Typically, if you lend your car out to someone from time to time, and they have a driver’s license that is in good standing, your policy will provide the primary coverage in the event of an accident. If your friend has an insurance policy, their policy will likely only cover the amount over and above your coverage limits. However, all policies differ, and some might outline conditions for the coverage. If your policy is unclear, it is a good idea to contact your insurance broker so that he or she can go through the policy details with you.
“Keep in mind that when you lend out your car, you are also lending your car insurance”~Chad Mullen, Lane’s Insurance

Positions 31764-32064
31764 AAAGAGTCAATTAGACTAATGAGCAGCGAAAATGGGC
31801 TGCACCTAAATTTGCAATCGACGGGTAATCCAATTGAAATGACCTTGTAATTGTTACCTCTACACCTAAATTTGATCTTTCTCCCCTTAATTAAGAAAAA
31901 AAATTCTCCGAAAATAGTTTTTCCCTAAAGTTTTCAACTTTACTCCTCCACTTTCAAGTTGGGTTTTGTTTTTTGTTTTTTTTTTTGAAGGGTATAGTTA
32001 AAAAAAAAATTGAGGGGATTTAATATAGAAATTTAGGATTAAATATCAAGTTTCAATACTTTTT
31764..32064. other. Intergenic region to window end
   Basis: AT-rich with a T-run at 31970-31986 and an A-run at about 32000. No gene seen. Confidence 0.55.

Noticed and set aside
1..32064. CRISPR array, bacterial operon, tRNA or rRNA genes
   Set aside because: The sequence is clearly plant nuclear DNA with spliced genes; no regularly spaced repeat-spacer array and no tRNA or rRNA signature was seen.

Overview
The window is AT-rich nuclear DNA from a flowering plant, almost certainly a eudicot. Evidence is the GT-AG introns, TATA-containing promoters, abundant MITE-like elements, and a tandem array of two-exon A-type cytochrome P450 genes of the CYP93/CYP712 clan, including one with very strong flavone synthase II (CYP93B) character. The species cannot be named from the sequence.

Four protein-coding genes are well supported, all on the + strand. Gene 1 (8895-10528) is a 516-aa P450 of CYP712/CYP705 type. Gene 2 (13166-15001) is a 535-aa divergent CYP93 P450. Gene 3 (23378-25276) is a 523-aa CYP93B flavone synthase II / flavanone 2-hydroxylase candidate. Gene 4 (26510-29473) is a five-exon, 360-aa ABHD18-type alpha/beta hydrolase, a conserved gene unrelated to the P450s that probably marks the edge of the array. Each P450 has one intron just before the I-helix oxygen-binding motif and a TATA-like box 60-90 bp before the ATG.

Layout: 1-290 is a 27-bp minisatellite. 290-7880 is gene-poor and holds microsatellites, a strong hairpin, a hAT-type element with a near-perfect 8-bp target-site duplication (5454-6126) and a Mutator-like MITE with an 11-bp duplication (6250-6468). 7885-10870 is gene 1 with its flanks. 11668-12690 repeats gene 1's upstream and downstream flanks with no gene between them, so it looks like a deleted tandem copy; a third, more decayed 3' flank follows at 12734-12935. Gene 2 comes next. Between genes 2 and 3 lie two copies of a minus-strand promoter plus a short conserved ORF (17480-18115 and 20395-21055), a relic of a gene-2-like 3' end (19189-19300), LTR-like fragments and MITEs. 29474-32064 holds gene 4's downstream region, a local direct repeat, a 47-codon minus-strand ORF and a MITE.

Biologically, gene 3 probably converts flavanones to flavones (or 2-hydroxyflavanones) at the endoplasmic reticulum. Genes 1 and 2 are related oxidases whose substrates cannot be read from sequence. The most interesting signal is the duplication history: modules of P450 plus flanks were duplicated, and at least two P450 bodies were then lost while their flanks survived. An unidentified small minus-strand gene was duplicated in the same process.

Be sure to exercise caution when you are lending your vehicle to someone else. Keep in mind that when you lend out your car, you are also lending your car insurance. In the event of an accident, the claim will be charged to your policy, and your rates will increase the next time your annual contract is renewed, just as they would if you were the driver involved in the accident. If your friend has their own insurance, but borrows your car on a semi-regular basis, it might be a good idea for you to require your friend to obtain a obtain an SEF 27 or “Legal Liability for Damage to Non-Owned Automobile” endorsement on their insurance as a condition for lending them your car. That way, if they get in an accident, the claim will go against your friend’s insurance instead of yours.